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TomD

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Everything posted by TomD

  1. An acquaintance has asked me if this coin has any value but the type is far removed from anything with which I have any competency. A google search leads me to believe that the probability of this coin being genuine is close to zero and it is questionable if there are any real examples in existence. Apparently there are a large number of reproductions of coins of this type. But since it is so far from my competency, I will ask.
  2. Shot this picture for a guy who wants to use it in the header a website of some description, he seemed to like it. Thought you guys might too.
  3. I've been a gold coin investor for about 6 years. Most of my holdings were chosen for monetary appreciation but I do hold some coins for their numismatic value. 70% of my stash was sold in spring of 2008 to buy a house and property but I still have, and will keep as a fallback against bad times, a significant stash. I want my investment gold to have a couple of characteristics in mind. First, I want the gold to be universally recognizable. When it comes time to sell, I don't want to have to educate some buyer about obscure Russian gold coins. Secondly I want to buy it and sell it for the
  4. With only a P&S camera and no specialty lighting, you'll never get the conditions right inside for technical reasons that would take too long to explain. Try outside on a bright day but not in direct light. Try from different angles until the light hits just right. You have to work for it but when everything is right you can come up with a spectacular result.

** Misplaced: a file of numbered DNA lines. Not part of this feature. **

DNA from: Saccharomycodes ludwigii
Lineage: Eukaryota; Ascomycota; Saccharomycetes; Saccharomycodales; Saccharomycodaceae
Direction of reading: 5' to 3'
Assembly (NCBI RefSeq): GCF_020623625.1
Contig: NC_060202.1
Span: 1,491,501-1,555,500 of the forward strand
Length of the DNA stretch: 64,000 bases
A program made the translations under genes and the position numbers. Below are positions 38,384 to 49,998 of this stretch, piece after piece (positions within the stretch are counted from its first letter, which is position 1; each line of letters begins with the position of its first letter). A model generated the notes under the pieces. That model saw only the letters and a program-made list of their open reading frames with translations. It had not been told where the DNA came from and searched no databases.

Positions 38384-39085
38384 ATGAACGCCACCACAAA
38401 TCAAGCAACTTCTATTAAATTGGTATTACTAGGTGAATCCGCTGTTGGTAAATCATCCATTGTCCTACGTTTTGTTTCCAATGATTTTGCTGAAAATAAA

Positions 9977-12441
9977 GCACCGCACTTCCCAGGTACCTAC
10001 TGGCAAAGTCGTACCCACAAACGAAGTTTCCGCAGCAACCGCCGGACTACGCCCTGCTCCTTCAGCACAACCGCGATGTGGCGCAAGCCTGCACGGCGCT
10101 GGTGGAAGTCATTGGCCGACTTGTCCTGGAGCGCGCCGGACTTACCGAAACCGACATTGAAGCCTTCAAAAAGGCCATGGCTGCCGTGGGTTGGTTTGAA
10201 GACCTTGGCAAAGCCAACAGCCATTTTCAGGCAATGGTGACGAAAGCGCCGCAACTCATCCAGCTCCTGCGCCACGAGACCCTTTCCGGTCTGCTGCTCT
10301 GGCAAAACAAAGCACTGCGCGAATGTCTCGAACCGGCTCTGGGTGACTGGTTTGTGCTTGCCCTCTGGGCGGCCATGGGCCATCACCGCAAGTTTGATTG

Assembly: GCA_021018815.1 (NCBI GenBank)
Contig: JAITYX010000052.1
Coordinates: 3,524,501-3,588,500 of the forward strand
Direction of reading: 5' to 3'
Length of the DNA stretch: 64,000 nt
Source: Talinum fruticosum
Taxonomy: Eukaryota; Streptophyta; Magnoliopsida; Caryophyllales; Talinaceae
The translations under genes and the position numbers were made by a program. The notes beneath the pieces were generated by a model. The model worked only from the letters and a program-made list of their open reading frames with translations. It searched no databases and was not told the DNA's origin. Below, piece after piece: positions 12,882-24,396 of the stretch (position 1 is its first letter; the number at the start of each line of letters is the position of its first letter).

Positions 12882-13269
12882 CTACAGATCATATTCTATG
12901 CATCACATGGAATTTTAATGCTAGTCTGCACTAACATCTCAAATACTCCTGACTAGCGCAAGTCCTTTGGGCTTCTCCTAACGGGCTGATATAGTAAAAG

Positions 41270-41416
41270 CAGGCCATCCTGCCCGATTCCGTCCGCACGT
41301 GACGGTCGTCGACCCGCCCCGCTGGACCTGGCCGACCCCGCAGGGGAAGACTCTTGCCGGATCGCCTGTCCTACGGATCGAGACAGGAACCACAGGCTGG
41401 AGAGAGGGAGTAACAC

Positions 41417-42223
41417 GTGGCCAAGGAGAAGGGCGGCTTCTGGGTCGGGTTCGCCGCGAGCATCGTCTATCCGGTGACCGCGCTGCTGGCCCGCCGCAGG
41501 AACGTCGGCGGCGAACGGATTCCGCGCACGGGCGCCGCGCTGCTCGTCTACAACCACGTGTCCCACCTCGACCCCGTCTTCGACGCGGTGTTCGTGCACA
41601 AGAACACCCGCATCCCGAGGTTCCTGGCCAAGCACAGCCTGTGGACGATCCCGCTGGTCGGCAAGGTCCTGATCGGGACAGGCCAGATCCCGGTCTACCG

5. No 90%? Oh well, that's gotten pretty well cleaned out but it sure does make the day. It's been about 10 years but I still remember the last time a cashier dropped a 90% half in change on the counter. There were a couple people behind me in line but at the sound of the ring, everyone took notice. That's real money. It takes two really stupid (or ignorant) people in a row for that to happen, one to spend it and the other to take it in and turn it back out as change.
  6. Thanks for that. The Kookaburra is on a slice of geode which commonly contains crystalline structure, whether technically quartz I don't know. I've about 15-20 different geodes that I use along with many leather and fabric samples that I use for backgrounds. Notice the leather Panda background. It gives another element of composition. Usually I try to keep the background muted but sometimes I'll bring it up a few notches. See if you think I was successful below. The picture of my setup posted above tells more about how I shoot than I could type in several hours. Just a couple of notes, the
  7. I'm decent at it but I approach it more as an art form than as an accurate representation of a particular coin. You simply must have a camera and lens capable of sharp images, after that it's lighting and experimenting-- These images were done with a DSLR camera and a 100mm f2.8 macro lens. I correspond with a guy who takes very nice images using a much lesser rig than mine but he has to work really hard.
  8. I recently bought this Marie Teresa restrike from ebay but don't know much about it. I am familiar with the concept of restrikes since I have a couple of 4 ducat coins. Who produces this, the Austrian Mint? The coin weight is 28.1 grams, silver content unknown.
  9. A few years back at a coin show, a booth had these from the 2005 RCM. I bought a few. The coins called "Maple Leaves of Hope" are laser cut and are very hard to photo to advantage. They got piled in with the rest of my collection but I haven't heard anything about them since. Anyone ever hear of them?
  10. I've got several hundred. They are nice. This earlier version of the Queen is easier to deal with.
  11. Toonie and a Loonie from a 2006 silver proof set--- I'm live in Florida and rarely see Canadian coinage but the proof stuff that I've bought have been spectacular.